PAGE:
Art Gallery (Horse Art)
Training has been my interest for over 30 years. I have worked with many breeds throughout. Today training endurance horses is at the core of my program. My aim is to prepare each one mentally and physically for the rigors of long distance work so they are able to travel these distances in a safe and self-contained manner.
Mental preparation is my primary focus for every horse I take into training. Personal contact and attention are the key components used to understand each one. They learn to trust me, look forward to horse treats when they see me and look forward to being rubbed and scratched. I want them to think, "Hummm, maybe he has something for me." They are just like three year old children.
I would like to share with you the growth of one horse in training, his name is Ben. Ben is an 8 year old purebred Arabian gelding with 15 racetrack starts and 5 completed 50 mile endurance rides. Previously, he had been in training, as I understand, with a trainer who rode him almost entirely in an arena developing Ben's mechanical skills. Ben came with a lot of "stuff"- turns, stops, suppleness and more. But by that time he had built a protective shell around himself, saying, "You are not coming in and I am not coming out!"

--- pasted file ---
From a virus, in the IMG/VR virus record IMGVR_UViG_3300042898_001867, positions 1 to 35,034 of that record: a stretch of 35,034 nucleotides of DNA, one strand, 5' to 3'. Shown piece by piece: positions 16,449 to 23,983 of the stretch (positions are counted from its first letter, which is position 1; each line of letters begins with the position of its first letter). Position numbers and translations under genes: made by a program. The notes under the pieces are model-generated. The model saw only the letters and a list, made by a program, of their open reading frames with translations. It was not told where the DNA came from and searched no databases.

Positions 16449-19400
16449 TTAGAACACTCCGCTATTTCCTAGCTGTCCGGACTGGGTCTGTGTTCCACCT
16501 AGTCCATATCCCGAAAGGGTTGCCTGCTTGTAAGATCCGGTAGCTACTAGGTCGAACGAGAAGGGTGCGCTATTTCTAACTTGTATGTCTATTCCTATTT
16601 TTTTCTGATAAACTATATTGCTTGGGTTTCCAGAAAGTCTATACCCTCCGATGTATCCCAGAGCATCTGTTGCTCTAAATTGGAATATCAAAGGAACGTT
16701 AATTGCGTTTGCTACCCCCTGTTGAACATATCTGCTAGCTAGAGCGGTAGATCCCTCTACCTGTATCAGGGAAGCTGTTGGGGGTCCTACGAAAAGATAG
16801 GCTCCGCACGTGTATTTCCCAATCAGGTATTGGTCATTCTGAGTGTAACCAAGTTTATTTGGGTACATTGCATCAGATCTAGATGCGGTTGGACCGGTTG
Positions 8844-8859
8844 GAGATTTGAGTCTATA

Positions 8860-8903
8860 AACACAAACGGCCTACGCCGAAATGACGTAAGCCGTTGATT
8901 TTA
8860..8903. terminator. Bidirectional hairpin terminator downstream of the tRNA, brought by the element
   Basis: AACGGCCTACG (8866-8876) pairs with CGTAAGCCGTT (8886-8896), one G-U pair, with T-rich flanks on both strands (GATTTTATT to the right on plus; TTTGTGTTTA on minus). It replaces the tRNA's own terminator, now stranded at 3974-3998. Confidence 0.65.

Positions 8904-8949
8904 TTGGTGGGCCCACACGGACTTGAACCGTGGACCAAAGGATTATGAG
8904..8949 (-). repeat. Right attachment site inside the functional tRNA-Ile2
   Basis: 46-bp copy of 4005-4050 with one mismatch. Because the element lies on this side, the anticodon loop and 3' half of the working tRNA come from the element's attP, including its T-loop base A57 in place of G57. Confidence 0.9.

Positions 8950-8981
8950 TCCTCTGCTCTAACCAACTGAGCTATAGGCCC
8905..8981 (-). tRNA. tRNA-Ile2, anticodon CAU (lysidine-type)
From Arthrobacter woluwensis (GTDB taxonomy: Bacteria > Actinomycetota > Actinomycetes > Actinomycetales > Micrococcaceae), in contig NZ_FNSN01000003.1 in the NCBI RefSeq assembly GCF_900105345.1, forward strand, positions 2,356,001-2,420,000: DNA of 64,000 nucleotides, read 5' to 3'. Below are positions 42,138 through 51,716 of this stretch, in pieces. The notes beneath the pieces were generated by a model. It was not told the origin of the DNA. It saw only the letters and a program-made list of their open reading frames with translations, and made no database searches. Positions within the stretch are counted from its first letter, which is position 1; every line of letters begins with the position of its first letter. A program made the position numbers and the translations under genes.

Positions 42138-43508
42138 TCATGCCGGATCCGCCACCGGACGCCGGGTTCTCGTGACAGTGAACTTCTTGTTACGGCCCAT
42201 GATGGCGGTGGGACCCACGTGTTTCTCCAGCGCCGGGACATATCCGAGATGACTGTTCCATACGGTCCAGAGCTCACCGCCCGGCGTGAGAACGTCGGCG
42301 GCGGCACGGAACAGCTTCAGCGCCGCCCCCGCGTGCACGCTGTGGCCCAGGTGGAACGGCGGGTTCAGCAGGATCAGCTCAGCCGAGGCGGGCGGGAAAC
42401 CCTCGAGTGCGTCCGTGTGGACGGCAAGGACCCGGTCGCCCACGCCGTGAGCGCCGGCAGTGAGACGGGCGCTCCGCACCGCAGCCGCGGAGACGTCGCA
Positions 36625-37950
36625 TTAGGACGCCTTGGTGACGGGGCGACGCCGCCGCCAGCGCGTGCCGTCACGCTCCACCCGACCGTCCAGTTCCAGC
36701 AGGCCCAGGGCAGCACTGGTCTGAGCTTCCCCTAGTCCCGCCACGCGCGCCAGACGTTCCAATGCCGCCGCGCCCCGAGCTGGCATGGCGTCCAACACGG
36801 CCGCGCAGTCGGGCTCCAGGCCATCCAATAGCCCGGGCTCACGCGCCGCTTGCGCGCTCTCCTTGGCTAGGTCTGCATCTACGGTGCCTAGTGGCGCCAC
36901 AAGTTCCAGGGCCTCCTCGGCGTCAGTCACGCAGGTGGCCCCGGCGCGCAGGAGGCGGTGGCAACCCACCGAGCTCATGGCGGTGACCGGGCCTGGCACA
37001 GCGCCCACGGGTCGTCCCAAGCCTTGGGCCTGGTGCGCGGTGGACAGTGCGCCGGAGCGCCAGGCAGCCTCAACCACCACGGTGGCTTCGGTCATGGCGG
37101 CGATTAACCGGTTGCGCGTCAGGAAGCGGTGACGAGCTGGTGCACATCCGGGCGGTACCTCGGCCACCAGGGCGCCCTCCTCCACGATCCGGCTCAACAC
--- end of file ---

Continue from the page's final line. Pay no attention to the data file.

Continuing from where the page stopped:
It took several weeks of riding and reading his signals for us to get to know each other. By then I knew my riding focus needed to change drastically because Ben did not need any twisting, bending, bridling or suppling and, as a result, I began to ride him straight ahead. After about 45 days of this method of riding, Ben said, "Okay, you are the leader."
The first time Ben showed any enthusiasm
was at about 3 1/2 months of riding. It was something that had
to come voluntarily from him, not something I could make happen,
thus the phrase, "Let It Happen." Since then, Ben has
removed his shell. He likes to see me enter his pen with a horse
candy and likes to receive a rub or scratch and nickers to me
when I feed. He has become a cream puff inside, his eye has softened
because he trusts me and he is a star every time I take him out
on the trail. I really like Ben.
When a horse comes to my barn for training, I am committed to him. I do all my own feeding, cleaning pens, saddling and riding. I only take three horses into training at a time due to time and space thus ensuring personal attention for each one. All training is done alone "on the trail" which focuses the horse's attention on me. Each ride is at a different pace, on a different route and at a different time of day. The amount of time on the trail, the distance and frequency of rides along with days off between rides are different depending upon the needs of each horse. Since I live at a trailhead, the training and conditioning area is ideal for the endurance horse. The area contains dirt trails, hills, water obstacles, bicycles, occasional motorcycles, walkovers, brush, deer, elk, bear and more .
Information about the work I do with horses in training can be studied on this website under these titles: Keep It Simple, Preparing Tempestad, Preparing the Endurance Horse and Who Is Maverick?.
Why is there never enough time to train correctly the first time, yet all the time necessary for the correction? The slow way is the fast way.